Halifax will soon see 1.2 kilometres of protected bike lane be installed in its downtown core at the cost of 55 parking spaces along or near the route.
The decision comes after a vote at Halifax Regional Council on Tuesday, which will see the municipality install the protected bike lane along both sides of South Park Street between Sackville Street and Inglis Street.
Coun. Shawn Cleary billed the decision as the “first big test” of municipal council’s unanimous support of the integrated mobility plan. Many other councillors agreed.
“Change is hard,” said Coun. Sam Austin.
The debate was heated with councillors split on the issue of whether removing the 55 parking spaces, or 12 per cent of parking spaces on the street, would be beneficial to local businesses.
Tim Outhit voiced support in finding a way to support businesses that could be affected by the installation of the bike lane, using advertising or tax incentives as an example.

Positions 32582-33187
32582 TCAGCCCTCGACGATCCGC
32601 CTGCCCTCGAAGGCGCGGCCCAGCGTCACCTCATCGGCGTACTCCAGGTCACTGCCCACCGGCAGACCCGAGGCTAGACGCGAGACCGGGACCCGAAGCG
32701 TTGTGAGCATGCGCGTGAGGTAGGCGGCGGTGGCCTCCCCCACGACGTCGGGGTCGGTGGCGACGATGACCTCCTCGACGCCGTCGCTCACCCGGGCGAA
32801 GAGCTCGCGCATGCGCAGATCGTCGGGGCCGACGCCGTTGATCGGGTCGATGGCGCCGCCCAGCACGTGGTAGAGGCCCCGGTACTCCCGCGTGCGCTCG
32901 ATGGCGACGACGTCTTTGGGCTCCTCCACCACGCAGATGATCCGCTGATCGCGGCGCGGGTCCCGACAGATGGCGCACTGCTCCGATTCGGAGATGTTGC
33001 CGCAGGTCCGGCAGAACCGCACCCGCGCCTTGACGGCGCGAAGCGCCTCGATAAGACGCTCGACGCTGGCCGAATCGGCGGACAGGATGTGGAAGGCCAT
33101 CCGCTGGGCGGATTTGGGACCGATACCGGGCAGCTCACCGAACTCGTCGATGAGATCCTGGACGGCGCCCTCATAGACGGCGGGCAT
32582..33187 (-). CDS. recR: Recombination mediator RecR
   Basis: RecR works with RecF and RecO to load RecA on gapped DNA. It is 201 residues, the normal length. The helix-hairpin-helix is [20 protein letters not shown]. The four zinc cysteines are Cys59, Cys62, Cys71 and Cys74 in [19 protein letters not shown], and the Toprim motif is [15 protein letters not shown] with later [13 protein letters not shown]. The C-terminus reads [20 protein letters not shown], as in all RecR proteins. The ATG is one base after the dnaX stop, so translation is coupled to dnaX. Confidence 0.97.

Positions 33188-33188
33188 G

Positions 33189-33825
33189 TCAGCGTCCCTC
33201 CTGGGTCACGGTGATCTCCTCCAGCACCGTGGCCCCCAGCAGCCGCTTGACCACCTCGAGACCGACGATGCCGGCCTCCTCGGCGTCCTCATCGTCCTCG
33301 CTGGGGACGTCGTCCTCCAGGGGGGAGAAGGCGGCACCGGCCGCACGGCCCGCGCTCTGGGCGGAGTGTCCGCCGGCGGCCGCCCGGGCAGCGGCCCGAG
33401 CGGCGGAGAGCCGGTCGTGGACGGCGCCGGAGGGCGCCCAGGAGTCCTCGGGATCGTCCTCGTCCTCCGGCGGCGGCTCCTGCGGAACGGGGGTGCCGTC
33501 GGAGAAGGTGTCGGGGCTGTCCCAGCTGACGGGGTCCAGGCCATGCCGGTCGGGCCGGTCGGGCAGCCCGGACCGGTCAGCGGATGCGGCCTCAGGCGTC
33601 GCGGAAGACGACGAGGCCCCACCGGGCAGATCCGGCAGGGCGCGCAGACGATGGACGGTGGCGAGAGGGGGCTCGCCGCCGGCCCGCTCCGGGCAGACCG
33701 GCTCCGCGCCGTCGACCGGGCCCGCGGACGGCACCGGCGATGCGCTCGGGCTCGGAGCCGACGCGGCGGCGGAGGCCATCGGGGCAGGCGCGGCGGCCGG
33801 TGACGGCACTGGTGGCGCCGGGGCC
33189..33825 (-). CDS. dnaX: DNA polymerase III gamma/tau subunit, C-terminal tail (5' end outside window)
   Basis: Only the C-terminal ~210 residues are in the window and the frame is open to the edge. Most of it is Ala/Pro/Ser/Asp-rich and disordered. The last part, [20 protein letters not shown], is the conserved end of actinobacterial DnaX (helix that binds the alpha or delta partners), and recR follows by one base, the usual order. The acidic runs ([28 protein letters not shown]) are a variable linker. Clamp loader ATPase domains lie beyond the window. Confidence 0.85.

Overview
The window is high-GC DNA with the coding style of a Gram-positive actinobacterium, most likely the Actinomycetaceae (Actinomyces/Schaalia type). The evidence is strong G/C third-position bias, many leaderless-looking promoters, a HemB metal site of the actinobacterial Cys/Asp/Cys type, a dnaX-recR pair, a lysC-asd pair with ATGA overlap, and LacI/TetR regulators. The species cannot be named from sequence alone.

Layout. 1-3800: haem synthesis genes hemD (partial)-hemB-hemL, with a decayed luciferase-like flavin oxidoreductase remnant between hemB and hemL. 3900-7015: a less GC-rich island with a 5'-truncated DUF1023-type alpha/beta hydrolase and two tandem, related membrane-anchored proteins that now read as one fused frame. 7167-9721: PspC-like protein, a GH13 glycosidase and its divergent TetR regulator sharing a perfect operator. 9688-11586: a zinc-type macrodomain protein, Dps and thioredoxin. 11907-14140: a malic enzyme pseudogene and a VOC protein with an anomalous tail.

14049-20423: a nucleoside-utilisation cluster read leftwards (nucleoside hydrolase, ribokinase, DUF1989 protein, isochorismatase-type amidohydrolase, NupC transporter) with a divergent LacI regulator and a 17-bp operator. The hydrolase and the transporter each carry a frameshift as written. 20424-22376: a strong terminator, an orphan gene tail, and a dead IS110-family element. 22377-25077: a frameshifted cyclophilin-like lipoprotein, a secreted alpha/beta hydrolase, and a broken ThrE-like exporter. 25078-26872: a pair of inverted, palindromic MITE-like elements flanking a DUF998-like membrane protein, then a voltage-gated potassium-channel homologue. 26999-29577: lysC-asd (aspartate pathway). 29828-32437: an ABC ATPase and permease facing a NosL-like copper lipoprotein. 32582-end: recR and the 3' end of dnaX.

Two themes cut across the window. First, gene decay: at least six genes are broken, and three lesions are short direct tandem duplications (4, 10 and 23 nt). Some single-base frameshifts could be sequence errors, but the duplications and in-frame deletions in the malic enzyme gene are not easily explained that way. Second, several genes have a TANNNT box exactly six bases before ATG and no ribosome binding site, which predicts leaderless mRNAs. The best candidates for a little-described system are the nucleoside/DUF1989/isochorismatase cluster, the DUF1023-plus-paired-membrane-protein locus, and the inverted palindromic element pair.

“We need to do these sort of things,” he said.
Coun. Steve Adams also voiced support for local businesses and questioned staff over the figures they used in their analysis that recommended the bike lane.
Despite protests, the main motion passed 12-2.
WATCH: Protected bike lane data in Halifax outweighs complaints
Council also agreed to an amendment from Deputy Mayor Waye Mason which will see the municipality measure any increase or decrease in bike ridership along the path for the next two years.
Representatives from the Spring Garden Area Business Association sat observing council with some choosing to visibly shake or nod their heads as councillors spoke in favour or against the motion.
Construction on the 1.2-km bike lane will get underway this year, though portions, including construction of the bikeway between Spring Garden Road and Sackville Street, will not begin until spring 2019.